Friday, August 10, 2007

Curse all learning experiences

Nicola Griffith at Booksquare on the challenge of writing a series character (her third novel about Aud Torvingen has just been published):
The books are narrated by Aud in first person, which means the narrative tone and style has to change as Aud does.

It’s embarrassing to admit how long it took me to figure that out.

I was used to reading series books about people like Travis McGee and V.I. Warshawski, Spenser and Robicheaux; they stayed pretty much the same, book after book. They appeared to react to the same kinds of events with the same kind of action and emotion; the authors used the same kind of narrative structure, the same metaphors and vocabularies to tell their stories: the sandy-rumped girls, the cypress house with its gallery and bass jumping in the lake, how a guy with a size 16 neck can still cook. Over and over again.

I hadn’t set out to write a series character (I was halfway through The Blue Place before I understood the novel was merely the first act of the play that was Aud); I’d never really considered how it might be to write more than one book from first person. I wasn’t ready. So when I sat down to write Stay in the same bullet-train, cold-edged, urban-metaphored style as The Blue Place, I was shocked that it wouldn’t work. Aud was not only in a different geographic and emotional place, she persisted in seeing and responding differently. I kept writing then throwing away chapters, and then one day, duh, it hit me: change the metaphor systems, change the focal length, change the expectations. That is, change the voice. Just don’t change it too much.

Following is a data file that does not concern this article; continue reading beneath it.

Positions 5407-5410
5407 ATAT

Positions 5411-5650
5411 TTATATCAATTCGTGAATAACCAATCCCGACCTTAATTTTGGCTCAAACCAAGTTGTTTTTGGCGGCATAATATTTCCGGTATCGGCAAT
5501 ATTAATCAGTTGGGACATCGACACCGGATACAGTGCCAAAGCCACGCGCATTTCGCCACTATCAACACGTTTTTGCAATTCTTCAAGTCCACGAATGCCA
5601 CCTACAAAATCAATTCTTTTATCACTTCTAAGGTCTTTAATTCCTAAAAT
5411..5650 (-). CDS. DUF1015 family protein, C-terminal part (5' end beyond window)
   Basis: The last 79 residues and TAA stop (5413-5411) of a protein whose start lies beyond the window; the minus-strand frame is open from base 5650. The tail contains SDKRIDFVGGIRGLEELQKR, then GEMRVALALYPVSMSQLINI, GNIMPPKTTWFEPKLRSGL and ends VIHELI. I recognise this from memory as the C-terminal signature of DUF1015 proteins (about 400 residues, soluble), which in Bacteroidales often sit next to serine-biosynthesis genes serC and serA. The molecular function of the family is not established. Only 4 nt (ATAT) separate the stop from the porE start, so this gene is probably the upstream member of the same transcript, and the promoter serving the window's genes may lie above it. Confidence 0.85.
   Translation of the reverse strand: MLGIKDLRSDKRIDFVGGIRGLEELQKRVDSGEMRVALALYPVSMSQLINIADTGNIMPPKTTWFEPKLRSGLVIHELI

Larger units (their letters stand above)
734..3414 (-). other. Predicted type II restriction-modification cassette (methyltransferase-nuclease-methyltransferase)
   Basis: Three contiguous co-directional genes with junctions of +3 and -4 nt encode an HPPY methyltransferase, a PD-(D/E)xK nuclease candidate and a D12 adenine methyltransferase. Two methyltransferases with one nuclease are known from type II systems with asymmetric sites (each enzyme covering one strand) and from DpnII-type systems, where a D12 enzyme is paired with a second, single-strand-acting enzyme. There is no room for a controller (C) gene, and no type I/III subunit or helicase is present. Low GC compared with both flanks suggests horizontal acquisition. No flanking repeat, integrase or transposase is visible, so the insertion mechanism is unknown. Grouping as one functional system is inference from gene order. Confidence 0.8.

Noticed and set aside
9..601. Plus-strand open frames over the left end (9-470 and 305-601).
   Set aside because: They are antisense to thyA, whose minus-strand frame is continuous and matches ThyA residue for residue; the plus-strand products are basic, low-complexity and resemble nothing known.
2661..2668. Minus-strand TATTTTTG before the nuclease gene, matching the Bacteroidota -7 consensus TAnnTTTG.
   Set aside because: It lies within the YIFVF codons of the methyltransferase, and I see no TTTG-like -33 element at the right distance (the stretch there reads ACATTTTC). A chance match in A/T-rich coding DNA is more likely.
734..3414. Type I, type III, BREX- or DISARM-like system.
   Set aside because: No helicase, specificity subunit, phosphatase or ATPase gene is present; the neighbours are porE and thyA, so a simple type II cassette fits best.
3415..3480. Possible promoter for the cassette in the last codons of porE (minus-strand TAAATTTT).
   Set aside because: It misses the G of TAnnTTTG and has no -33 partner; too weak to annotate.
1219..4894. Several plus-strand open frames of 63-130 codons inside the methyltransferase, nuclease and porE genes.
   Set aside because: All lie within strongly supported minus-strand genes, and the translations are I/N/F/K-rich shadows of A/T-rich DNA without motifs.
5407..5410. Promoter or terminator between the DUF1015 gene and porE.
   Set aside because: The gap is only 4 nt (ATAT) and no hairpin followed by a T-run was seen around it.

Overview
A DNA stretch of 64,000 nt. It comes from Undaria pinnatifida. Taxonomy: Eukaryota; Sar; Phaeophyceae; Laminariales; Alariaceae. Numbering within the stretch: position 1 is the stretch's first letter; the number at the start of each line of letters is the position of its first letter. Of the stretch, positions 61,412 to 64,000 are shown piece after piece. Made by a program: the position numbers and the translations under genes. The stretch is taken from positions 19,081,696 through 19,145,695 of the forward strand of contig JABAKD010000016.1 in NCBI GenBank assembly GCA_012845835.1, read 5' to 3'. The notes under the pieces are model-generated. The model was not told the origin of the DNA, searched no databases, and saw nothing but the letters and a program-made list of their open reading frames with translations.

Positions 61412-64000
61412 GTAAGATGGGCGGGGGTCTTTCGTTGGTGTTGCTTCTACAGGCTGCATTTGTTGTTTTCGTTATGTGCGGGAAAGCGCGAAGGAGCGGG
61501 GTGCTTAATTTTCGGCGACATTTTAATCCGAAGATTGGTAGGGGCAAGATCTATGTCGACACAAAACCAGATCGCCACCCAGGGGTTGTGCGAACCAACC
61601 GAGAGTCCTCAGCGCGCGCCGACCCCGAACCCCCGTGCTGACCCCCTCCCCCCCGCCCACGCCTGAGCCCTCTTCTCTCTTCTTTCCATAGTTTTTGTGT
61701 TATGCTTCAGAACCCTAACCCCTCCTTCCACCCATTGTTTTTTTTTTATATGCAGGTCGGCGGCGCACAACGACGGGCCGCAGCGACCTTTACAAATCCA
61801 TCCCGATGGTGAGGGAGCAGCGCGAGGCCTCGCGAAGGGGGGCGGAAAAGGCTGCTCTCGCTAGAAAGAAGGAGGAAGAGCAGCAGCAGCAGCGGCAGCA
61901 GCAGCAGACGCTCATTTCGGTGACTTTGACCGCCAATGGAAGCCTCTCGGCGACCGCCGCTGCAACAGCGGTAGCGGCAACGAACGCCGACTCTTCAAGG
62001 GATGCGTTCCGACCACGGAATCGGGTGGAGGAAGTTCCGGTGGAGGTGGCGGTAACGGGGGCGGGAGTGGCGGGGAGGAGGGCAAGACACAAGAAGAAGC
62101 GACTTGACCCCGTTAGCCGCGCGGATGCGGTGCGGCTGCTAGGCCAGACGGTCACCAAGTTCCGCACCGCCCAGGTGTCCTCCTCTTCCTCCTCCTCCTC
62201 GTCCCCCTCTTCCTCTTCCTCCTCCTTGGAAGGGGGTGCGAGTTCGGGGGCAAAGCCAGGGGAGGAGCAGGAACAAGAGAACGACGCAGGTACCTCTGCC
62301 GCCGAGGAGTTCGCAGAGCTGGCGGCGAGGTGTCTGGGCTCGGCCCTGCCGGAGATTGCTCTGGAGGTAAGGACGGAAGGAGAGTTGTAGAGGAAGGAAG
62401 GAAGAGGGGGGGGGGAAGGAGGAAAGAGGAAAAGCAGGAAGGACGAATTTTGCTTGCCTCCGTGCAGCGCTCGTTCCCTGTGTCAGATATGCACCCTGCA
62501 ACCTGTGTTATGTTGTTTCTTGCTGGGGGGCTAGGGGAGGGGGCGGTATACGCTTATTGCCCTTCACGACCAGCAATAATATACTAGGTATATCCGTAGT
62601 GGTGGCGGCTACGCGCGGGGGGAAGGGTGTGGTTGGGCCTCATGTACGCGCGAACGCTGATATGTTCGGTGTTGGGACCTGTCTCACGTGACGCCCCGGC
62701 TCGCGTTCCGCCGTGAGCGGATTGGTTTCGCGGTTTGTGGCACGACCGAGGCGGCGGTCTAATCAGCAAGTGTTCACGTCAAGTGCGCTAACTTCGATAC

Hmm, got to check out these books...

(Thanks to Gwenda for the link.)

1 comment: